A generation of children are missing out on vital exercise because their parents are too scared to let them walk or cycle to school.

New research shows high numbers of parents are disregarding key health and environmental messages and opting to drive children to the school gates, amid fears that a more active route would put them in too much danger.

The findings come as many children head back to school after the festive break.

According to a survey carried out by Sustrans Scotland and the Scottish Parent Teacher Council (SPTC), parents in rural as well as urban areas point to unsafe walking and cycling routes, dangerous school entrances, inadequate pavements and ineffective school crossings as key reasons why they refuse to allow children to travel to school on foot, scooter or bike.

READ MORE: Mother says streets around primary are too dangerous

Perhaps ironically they also indicated concerns over motorists’ dangerous driving as a key factor for choosing to get behind the wheel for the daily school run. Other barriers include lack of time to walk with them, and ‘inconvenience’.

The School Travel Survey for Parents comes after NHS statistics revealed a record high number of children are at risk of being overweight or obese. The figures, released in December, showed that nearly a quarter of primary one pupils are in danger, and prompted cancer campaigners to call for legislation to tackle unhealthy food and drinks aimed at children.

Campaigners have also highlighted the pollution costs of the school run, with Professor Sir David King, the government’s former chief scientific adviser, recently warning that parents who drive their children to school are exposing them to “dangerous” levels of pollution because fumes could get inside cars, even if all the windows were closed.

Sustrans Scotland’s acting head of Head of Behaviour Change Lynn Stocks, has now called for action to improve safety around schools to help allay parents’ fears.

She said: “More needs to be done to improve safety around schools if we are to encourage healthy travel habits in children which can last a lifetime.

“Increasing the number of pupils travelling actively to school is a simple way of providing children with the moderate intensity of exercise required every day.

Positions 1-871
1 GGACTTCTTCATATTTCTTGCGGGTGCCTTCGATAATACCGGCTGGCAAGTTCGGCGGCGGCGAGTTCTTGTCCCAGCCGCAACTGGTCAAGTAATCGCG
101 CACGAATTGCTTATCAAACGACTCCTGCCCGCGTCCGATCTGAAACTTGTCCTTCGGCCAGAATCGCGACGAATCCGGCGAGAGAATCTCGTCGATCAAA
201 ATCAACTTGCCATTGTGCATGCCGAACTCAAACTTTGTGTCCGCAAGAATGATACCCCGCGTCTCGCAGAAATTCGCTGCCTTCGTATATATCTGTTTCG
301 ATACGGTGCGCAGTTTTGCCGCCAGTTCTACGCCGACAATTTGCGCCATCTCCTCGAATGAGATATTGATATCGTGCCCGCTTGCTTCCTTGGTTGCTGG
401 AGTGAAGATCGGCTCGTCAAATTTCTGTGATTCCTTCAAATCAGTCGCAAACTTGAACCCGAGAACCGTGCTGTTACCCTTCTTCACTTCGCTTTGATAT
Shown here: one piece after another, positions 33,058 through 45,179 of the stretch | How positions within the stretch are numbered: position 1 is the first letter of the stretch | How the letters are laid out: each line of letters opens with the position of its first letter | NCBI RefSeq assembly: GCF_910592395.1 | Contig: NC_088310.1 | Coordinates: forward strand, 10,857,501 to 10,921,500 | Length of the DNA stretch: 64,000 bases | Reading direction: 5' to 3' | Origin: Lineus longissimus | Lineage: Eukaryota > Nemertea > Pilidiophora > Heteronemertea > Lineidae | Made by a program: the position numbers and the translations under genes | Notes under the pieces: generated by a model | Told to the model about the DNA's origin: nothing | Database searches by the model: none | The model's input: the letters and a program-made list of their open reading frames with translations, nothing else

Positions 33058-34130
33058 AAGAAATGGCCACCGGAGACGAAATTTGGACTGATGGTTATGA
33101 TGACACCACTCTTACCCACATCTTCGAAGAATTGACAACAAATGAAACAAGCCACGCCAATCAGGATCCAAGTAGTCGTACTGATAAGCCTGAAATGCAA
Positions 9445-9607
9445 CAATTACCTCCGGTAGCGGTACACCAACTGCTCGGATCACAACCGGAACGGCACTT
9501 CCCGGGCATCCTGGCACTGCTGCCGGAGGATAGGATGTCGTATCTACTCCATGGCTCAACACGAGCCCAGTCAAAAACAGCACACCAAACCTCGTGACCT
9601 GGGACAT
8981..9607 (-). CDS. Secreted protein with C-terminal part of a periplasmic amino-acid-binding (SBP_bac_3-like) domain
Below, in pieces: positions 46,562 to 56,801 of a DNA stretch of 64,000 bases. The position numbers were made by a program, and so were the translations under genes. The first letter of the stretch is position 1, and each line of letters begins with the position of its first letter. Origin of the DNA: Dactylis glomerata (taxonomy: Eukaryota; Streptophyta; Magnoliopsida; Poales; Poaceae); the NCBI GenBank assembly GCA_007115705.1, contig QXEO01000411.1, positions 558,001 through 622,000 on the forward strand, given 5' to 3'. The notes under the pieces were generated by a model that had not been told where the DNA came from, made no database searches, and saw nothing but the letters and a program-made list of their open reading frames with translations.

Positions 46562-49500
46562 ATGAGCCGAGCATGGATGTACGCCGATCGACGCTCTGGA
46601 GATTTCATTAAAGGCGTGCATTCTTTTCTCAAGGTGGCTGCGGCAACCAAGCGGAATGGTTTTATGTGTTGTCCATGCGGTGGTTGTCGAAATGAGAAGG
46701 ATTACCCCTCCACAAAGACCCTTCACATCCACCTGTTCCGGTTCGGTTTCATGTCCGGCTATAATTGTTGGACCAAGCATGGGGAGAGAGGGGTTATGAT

“However it is clear that as long as parents feel that these journeys are not safe, they will be unwilling for their children to travel actively.”

READ MORE: Mother says streets around primary are too dangerous

Around a third of parents said a lack of cycle routes was a barrier for their child travelling actively to school each day.

Meanwhile 42.4 per cent pointed to a combination of risk factors with even the area around the school gates regarded as a potential safety hazard for anxious parents.

Last year it emerged that the squeeze on council budgets had led to most local authorities in Scotland slashing their road crossing patrol budget and cutting back on ‘lollipop’ men and women. Stirling Council was shown to have cut its expenditure on school crossing patrols by more than 50 per cent over a three year period.

The findings echo research last year from Living Streets, the charity behind national Walk to School Week, which found 82 per cent of parents want more to be done to make the journey to school safer.

The charity said there had been a generation-long decline in the number of children walking to primary school - from 69 per cent to 51 per cent.

To tackle the issue, a number of Edinburgh schools have introduced vehicle exclusion zones designed to improve road safety as part of an 18 month trial organised under the local authority’s School Streets Initiative.

Eileen Prior, Executive Director of SPTC, said families face competing pressure of trying to ensure their children are safe, while also getting enough exercise.

She added: “These pressures often lead to a vicious circle of competing imperatives. For instance, we know driving too close to schools to drop off children actually creates danger in many ways.”

A Scottish Government spokesman it recognised the importance of ‘active travel’ and had invested more than £210 million in the programme since 2011. She added: “We will double the active travel budget from £40m to £80m a year from 2018-2019.”

It’s less than a mile from home to school – in theory mum Karen Von Zon should be able to wave her children off without any concerns.
Instead the Fife mother of three makes the journey with them, worried that the streets surrounding their primary school are too dangerous for children to navigate alone.

“The last section before the school is really quite dangerous. There are a lot of junctions and crossings and is exceptionally busy at school drop off and pick up times with parents driving their children to and from school,” she says.

“We have had a couple of near misses from drivers not paying attention when parking and reversing around the school entrance.

“And whilst children can be taught to handle busy traffic that is obeying the highway code, they can’t anticipate reversing cars, cars blocking pavements or cars blocking visual splays and sight lines.”

READ MORE: Mother says streets around primary are too dangerous

Stay at home mother Mrs Von Zon, 42, from Glenrothes, says she would prefer to allow her older children to either walk or cycle to school unaccompanied, but instead she travels with them every day. Because of where the school is situated there isn’t the option of closing roads near the entrance and addressing the issues with the infrastructure will take a long time. It’s very frustrating and dangerous for parents and children who have to negotiate the route on foot or bike every day. The situation encourages people to drive as they feel it will be safer.”